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Latin America wants 'political relationship' with EU - former Colombian president

Spanish Prime Minister Pedro Sanchez, right, talks with Brazilian President Luis Inacio Lula da Silva at the Moncloa palace in Madrid, Spain, April 26, 2023.
Spanish Prime Minister Pedro Sanchez, right, talks with Brazilian President Luis Inacio Lula da Silva at the Moncloa palace in Madrid, Spain, April 26, 2023. Copyright Manu Fernandez/AP Photo
Copyright Manu Fernandez/AP Photo
By Aida Sanchez Alonso
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The EU-Mercosur trade agreement has been on hold for a number of years now.


Latin America wants to build a relationship of equals with the EU, according to a former President of Colombia.

Ernesto Samper, who helmed Colombia from 1994 to 1998, told Euronews that relations based just on trade are unlikely to be satisfactory and that more will be needed.

"If the interest is exclusively commercial, it is probably coming too late. Latin America is interested in a political relationship with Europe," he said.

"We are interested in talking about drugs policy. We are interested in talking about how the resources that are appearing today, such as lithium, which could be decisive in the technological race, are going to be secured.

"These issues are of interest to us, but we cannot hold a summit to talk only about free trade, among other things because Europe is the most protectionist region in the world."

The comments come as the EU is once again looking to Latin America, after years of neglect.

Russia's war in Ukraine and China's growing influence in the region have forced Brussels to seek closer ties.

Europe believes that these are reliable partners it can count on to reduce its dependency, for example, on key minerals, such as lithium.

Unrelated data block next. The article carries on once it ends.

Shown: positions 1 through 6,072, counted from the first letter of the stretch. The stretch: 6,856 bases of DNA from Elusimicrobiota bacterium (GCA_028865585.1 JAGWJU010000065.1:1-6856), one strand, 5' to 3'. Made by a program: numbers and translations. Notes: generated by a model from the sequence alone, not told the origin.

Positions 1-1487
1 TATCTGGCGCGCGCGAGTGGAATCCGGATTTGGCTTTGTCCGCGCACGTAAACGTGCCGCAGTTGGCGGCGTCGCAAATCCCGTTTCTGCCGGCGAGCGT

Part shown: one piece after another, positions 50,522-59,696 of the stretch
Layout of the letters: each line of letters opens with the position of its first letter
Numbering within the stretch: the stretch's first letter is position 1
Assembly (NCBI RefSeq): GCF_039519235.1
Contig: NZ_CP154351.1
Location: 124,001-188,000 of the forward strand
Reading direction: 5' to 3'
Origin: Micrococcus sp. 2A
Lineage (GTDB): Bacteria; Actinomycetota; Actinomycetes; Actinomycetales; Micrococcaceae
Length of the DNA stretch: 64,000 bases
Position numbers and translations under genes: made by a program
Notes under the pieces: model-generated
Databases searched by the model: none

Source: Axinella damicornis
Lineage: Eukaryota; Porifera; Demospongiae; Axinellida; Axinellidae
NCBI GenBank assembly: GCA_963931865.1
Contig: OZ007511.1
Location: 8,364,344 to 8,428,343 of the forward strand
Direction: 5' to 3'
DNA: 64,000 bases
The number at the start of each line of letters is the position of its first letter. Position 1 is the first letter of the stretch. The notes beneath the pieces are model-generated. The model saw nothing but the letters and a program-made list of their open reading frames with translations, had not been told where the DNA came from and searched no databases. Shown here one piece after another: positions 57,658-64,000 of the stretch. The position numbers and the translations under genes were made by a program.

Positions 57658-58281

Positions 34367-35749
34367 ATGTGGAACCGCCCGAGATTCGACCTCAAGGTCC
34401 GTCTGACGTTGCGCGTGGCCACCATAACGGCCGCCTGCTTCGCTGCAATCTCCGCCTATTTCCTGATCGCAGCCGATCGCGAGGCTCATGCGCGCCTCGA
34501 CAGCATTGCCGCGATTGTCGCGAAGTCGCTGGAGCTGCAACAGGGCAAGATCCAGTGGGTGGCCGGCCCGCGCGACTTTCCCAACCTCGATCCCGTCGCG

This is despite the fact that countries, including Brazil and Colombia, have opted for a rather neutral role in the war.

"Does that mean that there are things on which we disagree? Yes, of course," Josep Borrell, EU High Representative for Foreign Affairs and Security Policy said at a press conference in Brussels on Wednesday.

"That in the specific case of Ukraine there have been countries that have expressed views that do not always coincide? Yes, of course. 

"But look at the vote in the United Nations. Compare how Latin America has voted in the United Nations with any other region of the world to see that in Latin America the rejection or condemnation of the Russian invasion of Ukraine has been greater than anywhere else."

Latin America is rich in strategic raw materials essential for the energy transition, like Lithium, which is used in batteries.

But this is not the only element at stake in the trade relationship. A major trade agreement with the Mercosur countries (Argentina, Brazil, Paraguay and Uruguay) is still pending ratification, which will be discussed at the first summit in eight years between Latin America and the EU will take place in Brussels in mid-July.

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